On Tuesday, Southern Poverty Law Center (SPLC) announced what they said was the first-of-its-kind lawsuit against practitioners of reparative therapy.

The suit names members of New Jersey-based Jews Offering New Alternatives for Healing (JONAH)—including director Arthur Goldberg—as violating the state’s Consumer Fraud Act by promising to change patients from homosexual to heterosexual.

At a press conference on Tuesday, SPLC attorney Sam Wolfe described just some of the harmful practices utilized by JONAH’s unlicensed counselors:

The defendants engaged in sessions where participants were instructed to remove their clothes in front of significantly older counselors who were also attracted to men.

Defendants instructed our clients to violently beat effigies of their mothers, while screaming at them, blaming their mothers for their gay orientation.

Defendants subjected our clients to ridicule, calling them “faggots” and “gay boys.”

Michael Ferguson, one of the four young men SPLC is representing in the case, recalled his own experiences under JONAH’s care:

I watched as grown men were frenzied into fits of emotional rage against their mothers and encouraged to act out physical violence against their parents, in order to access their so-called ‘true manhood’ and become more heterosexual.

… In another exercise, a man had to break through a human barricade that I was a part of in order to seize two oranges that were meant to symbolize his testicles. He was then frenetically instructed to squeeze the juice from them and drink it and to put the oranges in his pants in order to represent ‘gaining his testicles’ the symbolic absence of them supposedly being the cause of his homosexuality.

Another plaintiff, Chaim Levin (in photo, at dais), described a particularly shameful group session:

“I was forced to recreate a scenario in which I experienced traumatic childhood abuse as a young person. The exact situation was replayed for the entire group, deeply hurtful language was said over and over to me, and no psychological care was given afterward.”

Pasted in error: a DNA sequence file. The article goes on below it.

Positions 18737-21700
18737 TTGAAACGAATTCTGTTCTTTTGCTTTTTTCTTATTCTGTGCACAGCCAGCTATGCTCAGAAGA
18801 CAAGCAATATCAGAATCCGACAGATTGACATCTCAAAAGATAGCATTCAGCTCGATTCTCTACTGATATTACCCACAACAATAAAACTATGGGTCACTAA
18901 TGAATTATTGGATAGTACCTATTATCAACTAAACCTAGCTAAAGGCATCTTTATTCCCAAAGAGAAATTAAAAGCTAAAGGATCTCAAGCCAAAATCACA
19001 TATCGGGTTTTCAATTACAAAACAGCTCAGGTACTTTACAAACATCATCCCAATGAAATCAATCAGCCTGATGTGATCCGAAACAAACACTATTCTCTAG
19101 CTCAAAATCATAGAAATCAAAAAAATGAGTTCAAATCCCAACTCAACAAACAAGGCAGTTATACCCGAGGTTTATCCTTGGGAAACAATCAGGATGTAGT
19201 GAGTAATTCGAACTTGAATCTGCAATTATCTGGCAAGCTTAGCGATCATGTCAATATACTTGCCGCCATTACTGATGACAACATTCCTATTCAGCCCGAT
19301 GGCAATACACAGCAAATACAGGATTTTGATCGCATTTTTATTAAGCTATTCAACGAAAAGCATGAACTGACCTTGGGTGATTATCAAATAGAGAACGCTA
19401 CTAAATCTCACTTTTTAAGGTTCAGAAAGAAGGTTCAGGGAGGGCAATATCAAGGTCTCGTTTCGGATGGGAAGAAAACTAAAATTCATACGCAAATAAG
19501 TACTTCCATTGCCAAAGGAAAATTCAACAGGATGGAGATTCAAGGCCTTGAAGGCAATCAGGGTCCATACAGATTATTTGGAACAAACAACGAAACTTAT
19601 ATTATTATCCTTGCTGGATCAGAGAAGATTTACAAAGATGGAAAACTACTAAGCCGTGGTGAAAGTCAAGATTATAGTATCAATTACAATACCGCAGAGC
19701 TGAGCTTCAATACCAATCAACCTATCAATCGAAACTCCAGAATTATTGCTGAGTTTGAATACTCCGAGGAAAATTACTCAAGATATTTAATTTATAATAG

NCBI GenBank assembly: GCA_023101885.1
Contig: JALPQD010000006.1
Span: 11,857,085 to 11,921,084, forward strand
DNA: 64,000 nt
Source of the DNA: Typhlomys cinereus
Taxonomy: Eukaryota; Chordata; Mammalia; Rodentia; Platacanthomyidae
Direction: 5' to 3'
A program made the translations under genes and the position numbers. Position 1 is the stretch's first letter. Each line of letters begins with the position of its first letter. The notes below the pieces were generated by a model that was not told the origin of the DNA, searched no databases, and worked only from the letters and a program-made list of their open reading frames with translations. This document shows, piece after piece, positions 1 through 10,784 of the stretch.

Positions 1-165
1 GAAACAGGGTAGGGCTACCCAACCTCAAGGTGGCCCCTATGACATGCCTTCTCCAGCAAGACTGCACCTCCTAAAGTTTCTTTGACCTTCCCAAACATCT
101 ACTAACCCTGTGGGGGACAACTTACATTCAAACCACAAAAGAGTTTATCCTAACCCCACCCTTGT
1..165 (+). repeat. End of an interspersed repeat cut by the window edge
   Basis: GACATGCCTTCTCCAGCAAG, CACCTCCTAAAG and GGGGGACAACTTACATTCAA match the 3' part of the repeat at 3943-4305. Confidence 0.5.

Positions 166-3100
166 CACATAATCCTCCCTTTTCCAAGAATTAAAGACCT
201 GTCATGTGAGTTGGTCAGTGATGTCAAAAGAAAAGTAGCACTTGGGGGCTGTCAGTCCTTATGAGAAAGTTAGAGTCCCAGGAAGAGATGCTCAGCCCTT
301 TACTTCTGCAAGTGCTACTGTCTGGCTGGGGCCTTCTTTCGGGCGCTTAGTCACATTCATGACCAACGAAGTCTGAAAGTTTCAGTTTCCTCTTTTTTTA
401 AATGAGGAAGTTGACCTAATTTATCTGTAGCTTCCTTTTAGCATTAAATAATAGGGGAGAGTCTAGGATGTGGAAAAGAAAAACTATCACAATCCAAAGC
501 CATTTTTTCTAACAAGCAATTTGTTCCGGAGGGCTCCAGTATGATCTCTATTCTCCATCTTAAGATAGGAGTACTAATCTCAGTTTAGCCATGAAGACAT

Levin also recalled being made to take off his clothes in front of a counselor:

“Eventually he instructed me to remove all of my clothes in a room alone with him. I told him I was uncomfortable with that and he told me if I really wanted to change this was what I had to do… I didn’t know what else to do so I took off my clothes. But the only feelings I had were trauma and humiliation. My sexual orientation remained the same.”

SPLC’s deputy legal director Christine Sun called conversion therapy “nothing more than junk science that leaves people feeling ashamed of who they are, and believing they need to fix something that isn’t broken.”

The case is groundbreaking because New Jersey has one of the most stringent consumer-protection laws in the country: If the plaintiffs can show they’ve been defrauded, they are entitled to a refund of all fees, restitution for costs incurred (in this case, including corrective legitimate therapy) and attorney fees. Damage awards are also subject to being tripled.

In addition to monetary compensation, SPLC is also seeking an injunction to shut down JONAH for good.

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